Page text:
DRUMMER MAGAZINE ISSUE 108
Polyrhythmic Grooves – Part I
In this lesson we will create some grooves whilst we will look at playing a polyrhythm of 3 over 5. This will take some initial co-ordination skills that will open a lot of doors before we can apply it in several different ways. Whilst these ideas may be a little advanced to be thrown in halfway through ‘Mustang Sally’ at the Dog and Duck on a Saturday evening, nailing the ‘semi-shuffle’ that groups of 5 can imply can direct you along the route of that New Orleans feel of Stanton Moore, Zigaboo Modeliste et al and that wonky J-Dilla hip hop feel that Chris ‘Daddy’ Dave is so great at replicating.
Here is the basic 3 over 5 polyrhythm. This rhythm can be written out as 15/16, 5/4 or in this case here, 3/4. The top 15 notes are split into 3 groups of 5 notes at the top (so the ‘3’ of 3 over 5) and the bottom 15 notes are grouped into 5 lots of 3 notes (so the ‘5’ of 3 over 5). Essentially the first note of each grouping denotes the polyrhythm.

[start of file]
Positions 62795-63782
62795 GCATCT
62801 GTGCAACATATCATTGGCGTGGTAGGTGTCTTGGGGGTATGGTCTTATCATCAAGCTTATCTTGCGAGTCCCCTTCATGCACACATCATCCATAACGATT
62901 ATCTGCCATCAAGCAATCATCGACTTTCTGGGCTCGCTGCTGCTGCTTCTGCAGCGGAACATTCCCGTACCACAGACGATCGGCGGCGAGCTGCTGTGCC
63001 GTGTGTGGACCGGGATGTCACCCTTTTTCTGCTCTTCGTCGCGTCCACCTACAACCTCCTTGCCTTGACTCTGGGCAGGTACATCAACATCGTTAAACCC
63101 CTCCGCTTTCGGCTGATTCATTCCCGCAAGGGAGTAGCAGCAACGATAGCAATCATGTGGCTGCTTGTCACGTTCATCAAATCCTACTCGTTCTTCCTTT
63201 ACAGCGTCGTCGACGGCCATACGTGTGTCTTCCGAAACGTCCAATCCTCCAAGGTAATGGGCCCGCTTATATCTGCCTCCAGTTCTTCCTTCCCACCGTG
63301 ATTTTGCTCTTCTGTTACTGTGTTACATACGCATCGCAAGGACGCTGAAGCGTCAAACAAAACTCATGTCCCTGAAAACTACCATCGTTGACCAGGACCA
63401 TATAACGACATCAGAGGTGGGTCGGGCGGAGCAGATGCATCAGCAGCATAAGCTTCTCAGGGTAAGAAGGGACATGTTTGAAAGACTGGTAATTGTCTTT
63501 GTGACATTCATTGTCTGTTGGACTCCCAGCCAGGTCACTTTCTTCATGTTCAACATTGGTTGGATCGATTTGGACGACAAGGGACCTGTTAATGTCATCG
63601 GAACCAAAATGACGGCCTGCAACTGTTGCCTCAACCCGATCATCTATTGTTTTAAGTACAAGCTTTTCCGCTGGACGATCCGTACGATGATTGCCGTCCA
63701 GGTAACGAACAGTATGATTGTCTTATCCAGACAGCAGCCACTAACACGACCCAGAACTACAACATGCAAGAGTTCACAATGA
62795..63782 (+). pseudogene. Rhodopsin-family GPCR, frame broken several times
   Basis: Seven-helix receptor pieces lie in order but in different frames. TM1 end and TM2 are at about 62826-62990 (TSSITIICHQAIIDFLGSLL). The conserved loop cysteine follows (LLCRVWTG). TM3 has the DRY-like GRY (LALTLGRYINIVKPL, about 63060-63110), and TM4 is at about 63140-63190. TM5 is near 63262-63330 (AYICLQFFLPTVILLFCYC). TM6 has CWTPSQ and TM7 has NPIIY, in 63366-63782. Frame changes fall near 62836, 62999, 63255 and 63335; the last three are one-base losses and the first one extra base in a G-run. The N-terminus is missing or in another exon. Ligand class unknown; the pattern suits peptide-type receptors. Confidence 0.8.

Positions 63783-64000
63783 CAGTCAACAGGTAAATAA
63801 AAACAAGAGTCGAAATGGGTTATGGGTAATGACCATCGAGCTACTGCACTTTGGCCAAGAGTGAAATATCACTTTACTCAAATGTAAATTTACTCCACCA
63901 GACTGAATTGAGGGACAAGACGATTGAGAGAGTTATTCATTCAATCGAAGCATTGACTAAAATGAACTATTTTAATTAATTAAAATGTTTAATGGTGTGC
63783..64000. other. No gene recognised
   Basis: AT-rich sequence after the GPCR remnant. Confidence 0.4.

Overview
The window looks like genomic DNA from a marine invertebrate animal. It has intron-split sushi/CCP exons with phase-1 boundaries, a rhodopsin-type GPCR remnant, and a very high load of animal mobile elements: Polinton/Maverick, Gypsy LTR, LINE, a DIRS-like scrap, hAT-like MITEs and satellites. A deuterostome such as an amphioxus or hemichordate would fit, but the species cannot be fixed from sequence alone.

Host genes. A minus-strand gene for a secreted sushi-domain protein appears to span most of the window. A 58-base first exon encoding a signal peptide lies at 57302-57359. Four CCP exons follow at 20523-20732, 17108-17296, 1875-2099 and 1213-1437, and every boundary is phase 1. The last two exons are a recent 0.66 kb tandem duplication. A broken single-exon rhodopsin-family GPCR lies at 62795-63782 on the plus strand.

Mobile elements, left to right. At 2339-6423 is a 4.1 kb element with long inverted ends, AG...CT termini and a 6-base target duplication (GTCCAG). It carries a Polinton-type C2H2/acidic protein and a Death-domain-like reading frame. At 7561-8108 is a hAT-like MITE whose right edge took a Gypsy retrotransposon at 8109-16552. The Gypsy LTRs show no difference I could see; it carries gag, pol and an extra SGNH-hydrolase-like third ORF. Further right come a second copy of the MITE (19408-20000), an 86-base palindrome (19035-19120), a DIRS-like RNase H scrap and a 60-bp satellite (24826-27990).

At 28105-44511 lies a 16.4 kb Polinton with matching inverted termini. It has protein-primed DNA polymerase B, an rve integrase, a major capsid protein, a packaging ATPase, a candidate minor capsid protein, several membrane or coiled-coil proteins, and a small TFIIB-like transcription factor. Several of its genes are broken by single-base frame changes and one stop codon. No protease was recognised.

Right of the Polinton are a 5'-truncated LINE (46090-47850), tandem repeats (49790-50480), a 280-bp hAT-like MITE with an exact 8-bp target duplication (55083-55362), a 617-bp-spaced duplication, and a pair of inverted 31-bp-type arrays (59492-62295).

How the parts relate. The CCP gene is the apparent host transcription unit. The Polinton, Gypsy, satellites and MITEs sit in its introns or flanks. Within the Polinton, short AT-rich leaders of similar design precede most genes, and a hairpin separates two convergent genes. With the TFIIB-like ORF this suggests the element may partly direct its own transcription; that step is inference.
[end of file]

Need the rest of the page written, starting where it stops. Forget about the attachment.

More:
Example 1 AUDIO This example is the 3 over 5 polyrhythm – the first note of each grouping.
Now we are going to play that polyrhythm between the limbs – the hands and feet play the same rate of notes as each other but the feet play sticking 3 (RLL) and the hands play sticking 5 (RLRLL). This can take some time to master but it will become the center pin of a few examples that we will be looking at over the next few months.
Once you are comfortable with the RLRLL sticking, try taking out the left hand part. It’s really critical that you maintain the ‘missing’ left hand spaces. It should sound like a slightly wonky shuffle pattern. Add back beats with the left hand on the snare at the start of every other grouping.
When example 3 is locked down, add the RLL footing underneath it – again, it will take some time to get these going and it may help to go back to playing example 2 a few times to help you out, before dropping the left hand ‘filler’ and applying the back beat.
This is the same pattern but with an adjusted foot sticking – RLL become RLR. This, again, has a shuffle feel but at a different rate to the hands.
Finally here’s a musical version using the meter changing ideas with drum on:
And without drums: